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    • And thank YOU for visiting and reading! I know, to me the whole think is just wonky. It bothers me that marketing departments make these stupid decisions that actually have long-term impacts on kids. Ah well. If enough of us complain, maybe we can turn it around.

      Like

  2. In an attempt to create a gender neutral environment for our son and daughter, my wife and I have let the kids decide specifics such as colors and types of toys. For instance, our almost two year old son has a blast playing with a toy kitchen and dishes. Anyhow, thank you for the great post.

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  4. Good for Boots and Harrods! I’d love to see more of that push back in the United States. I’ve been complaining about color segregation and all that comes with it since I was a kid and this whole nonsense with marketing was poking it’s head in the market.

    I was looking for a boy doll for my daughter as a birthday gift for when her brother was born. I went to three stores and could not find ONE baby doll that was specifically meant to be a boy gender. They were all named “baby girl”; we already had several girl baby dolls. It was pink, pink, and more pink with a cursory dash of lavender. Not even a single boy doll dressed in pink. And then I was aghast to see that they were manufacturing separate PINK themed Lincoln Logs just to fit it into the marketing pigeon hole. Girls weren’t complaining about the color of the building block toys, they were complaining about there not being one female figure in all the sets. They just wanted Lego gals to play alongside the Lego dudes;not a color shift.

    There I go, getting all worked up again!

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  5. This has been a big issue in my family, concerning my nephew. It’s not because he wants to be a princess, but over the fact he still likes a cartoon about fairies, called the winx club. I feel like he shouldn’t be taught to be ashamed at a young age to like the things he likes, while everyone else in my family feels like its their job to help him conform to society’s expectations.

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  7. Such a true observation. I myself as a child used to play Pretty Pretty Princess, wore those pink plastic dress up shoes, had an easy bake oven…I am now also the sole provider for my family with my husband becoming the stay at home dad. Needless to say, gender stereotypes in my adult life have been shattered. Now that I have a daughter I hope to provide her with a balance! My sister in law offered to buy her a “tool kit” when she gets a bit older to which I say YES!! I wish someone had fostered that at least a bit more in my life – it would have instilled confidence in my abilities at a much younger age. Thank you!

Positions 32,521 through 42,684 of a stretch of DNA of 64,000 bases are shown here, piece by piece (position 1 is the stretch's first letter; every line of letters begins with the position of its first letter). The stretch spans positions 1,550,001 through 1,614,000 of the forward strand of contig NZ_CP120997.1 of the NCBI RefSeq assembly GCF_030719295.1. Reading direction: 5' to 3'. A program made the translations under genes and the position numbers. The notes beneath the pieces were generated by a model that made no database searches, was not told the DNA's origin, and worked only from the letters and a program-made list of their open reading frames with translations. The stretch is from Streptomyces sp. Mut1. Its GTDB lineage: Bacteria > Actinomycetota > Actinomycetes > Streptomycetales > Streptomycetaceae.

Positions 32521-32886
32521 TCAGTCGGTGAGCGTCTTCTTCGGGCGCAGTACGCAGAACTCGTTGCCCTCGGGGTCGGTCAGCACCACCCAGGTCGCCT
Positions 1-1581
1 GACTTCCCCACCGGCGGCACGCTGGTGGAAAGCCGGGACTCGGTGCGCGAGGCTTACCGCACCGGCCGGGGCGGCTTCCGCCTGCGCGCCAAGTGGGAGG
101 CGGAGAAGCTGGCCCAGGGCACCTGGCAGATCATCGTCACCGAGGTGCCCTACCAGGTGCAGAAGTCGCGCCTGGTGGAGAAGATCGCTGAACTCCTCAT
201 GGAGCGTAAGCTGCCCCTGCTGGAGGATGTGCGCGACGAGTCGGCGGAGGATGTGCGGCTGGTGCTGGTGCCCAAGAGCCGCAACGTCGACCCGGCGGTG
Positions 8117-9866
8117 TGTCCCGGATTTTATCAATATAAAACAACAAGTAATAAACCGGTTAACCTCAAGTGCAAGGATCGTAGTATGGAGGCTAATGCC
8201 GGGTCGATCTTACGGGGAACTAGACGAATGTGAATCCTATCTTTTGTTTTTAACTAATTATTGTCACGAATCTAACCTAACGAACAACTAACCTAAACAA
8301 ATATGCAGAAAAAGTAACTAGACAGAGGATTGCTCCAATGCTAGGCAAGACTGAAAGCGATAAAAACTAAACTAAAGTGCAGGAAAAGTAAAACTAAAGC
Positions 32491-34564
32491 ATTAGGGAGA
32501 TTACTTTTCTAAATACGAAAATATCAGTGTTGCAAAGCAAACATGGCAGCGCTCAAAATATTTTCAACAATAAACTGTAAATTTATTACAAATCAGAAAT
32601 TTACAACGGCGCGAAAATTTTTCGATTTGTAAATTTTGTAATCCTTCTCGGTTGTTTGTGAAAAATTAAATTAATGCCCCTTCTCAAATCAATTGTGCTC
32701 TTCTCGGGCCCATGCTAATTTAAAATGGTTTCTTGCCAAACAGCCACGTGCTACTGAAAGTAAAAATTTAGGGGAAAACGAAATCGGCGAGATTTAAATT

Liked by 1 person

    • Thank YOU, young lady. It is indeed all about balance. There’s nothing inherently wrong with girls dressing in pink and pretending to be princesses – it’s just that there needs to be a viable alternative to that, one that isn’t scorned or excoriated for not being, well, ‘girly’. Tool kits are cool. For boys and girls. Let’s have an atmosphere in which everyone, regardless of gender, can develop whatever inclinations and abilities they posses. That’s all I’m saying.

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  8. Loved this article! Thank you for pointing out and highlighting something that has been, for most people I’m sure, sitting under our noses but yet not noticed nearly enough. I have, ashamedly, bought into this whole boys toys, girls toys thing far more than I would like to admit but this post has definitely made me sit up and I will be taking a lot more notice in the future!

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    • Thanks, Lily. It is indeed sitting right under our noses, and far too many of us (myself included – note how we didn’t even glance at the “girls’ section”) have come to think of this as normal and natural. I’m glad that this post made you think, and thanks for leaving your comments. I appreciate any and all input into the debates that I discuss. Cheers!

      Liked by 1 person